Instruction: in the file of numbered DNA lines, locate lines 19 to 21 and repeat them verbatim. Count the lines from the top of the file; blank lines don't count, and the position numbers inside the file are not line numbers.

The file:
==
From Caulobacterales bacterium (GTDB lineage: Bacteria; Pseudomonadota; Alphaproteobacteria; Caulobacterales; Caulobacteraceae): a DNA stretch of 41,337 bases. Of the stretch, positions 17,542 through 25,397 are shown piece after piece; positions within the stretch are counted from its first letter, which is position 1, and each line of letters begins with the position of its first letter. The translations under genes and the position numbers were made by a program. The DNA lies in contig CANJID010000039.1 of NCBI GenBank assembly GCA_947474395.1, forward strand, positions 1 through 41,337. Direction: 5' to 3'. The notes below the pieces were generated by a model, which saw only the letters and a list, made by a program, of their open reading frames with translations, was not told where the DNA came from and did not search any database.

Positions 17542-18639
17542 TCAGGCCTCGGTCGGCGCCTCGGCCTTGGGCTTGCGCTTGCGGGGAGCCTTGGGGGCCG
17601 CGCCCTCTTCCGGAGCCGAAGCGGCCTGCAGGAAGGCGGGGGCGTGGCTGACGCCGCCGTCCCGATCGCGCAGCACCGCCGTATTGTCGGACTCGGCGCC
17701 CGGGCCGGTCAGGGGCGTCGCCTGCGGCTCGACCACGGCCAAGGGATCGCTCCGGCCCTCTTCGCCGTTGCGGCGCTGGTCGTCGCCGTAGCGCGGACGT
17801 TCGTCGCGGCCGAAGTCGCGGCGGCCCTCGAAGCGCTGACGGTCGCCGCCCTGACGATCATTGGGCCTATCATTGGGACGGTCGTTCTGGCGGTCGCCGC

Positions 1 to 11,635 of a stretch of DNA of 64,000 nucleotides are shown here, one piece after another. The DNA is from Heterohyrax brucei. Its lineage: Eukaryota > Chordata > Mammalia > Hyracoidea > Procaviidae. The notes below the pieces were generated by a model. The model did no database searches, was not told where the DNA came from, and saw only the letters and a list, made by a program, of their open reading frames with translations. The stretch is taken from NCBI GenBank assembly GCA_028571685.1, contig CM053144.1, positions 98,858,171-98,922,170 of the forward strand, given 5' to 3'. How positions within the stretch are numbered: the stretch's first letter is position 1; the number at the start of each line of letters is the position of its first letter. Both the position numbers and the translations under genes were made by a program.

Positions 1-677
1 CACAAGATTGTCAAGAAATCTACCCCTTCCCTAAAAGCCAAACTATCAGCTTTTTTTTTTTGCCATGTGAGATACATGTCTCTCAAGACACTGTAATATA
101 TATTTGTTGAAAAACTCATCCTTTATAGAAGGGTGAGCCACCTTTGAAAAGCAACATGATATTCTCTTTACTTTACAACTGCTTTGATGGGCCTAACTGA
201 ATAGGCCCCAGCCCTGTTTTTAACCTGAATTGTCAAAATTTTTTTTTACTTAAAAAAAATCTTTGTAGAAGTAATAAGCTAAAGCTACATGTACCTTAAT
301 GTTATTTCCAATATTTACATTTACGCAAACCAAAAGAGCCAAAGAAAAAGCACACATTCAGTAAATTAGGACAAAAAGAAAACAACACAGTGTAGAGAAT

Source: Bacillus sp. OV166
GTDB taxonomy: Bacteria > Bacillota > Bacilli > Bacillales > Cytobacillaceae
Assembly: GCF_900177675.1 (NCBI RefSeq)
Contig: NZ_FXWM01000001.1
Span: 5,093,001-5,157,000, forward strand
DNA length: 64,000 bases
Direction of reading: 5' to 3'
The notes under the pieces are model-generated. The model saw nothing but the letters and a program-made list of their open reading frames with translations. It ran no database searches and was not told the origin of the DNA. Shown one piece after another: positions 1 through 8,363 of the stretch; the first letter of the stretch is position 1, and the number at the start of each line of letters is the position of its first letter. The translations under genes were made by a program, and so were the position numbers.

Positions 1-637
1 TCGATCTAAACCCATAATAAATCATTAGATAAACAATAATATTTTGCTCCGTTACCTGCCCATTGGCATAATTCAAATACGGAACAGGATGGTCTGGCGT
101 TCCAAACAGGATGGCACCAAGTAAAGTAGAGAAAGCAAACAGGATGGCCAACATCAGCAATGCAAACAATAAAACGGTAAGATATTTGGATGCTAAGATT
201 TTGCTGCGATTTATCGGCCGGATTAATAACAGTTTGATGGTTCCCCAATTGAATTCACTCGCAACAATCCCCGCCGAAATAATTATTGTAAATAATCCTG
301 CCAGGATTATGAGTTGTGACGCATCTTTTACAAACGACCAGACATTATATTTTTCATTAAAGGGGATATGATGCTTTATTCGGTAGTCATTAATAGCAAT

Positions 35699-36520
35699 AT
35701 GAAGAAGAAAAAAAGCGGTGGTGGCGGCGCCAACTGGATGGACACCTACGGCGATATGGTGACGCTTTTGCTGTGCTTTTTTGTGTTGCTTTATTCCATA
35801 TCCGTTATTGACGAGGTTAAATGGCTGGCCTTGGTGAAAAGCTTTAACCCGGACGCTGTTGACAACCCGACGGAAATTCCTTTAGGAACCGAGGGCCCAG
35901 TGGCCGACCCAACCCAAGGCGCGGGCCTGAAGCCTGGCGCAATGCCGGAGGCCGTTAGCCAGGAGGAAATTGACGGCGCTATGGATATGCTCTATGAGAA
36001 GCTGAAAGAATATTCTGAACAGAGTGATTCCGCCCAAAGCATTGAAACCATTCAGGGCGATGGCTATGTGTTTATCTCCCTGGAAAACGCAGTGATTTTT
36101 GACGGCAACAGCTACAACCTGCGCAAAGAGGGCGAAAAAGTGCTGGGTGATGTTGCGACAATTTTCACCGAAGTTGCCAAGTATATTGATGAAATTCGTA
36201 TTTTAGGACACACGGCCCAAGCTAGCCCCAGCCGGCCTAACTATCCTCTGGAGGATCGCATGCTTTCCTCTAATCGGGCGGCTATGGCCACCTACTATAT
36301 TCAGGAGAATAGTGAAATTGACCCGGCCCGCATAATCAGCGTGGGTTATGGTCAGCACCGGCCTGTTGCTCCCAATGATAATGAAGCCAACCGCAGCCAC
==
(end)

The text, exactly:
Direction of reading: 5' to 3'
The notes under the pieces are model-generated. The model saw nothing but the letters and a program-made list of their open reading frames with translations. It ran no database searches and was not told the origin of the DNA. Shown one piece after another: positions 1 through 8,363 of the stretch; the first letter of the stretch is position 1, and the number at the start of each line of letters is the position of its first letter. The translations under genes were made by a program, and so were the position numbers.

Positions 1-637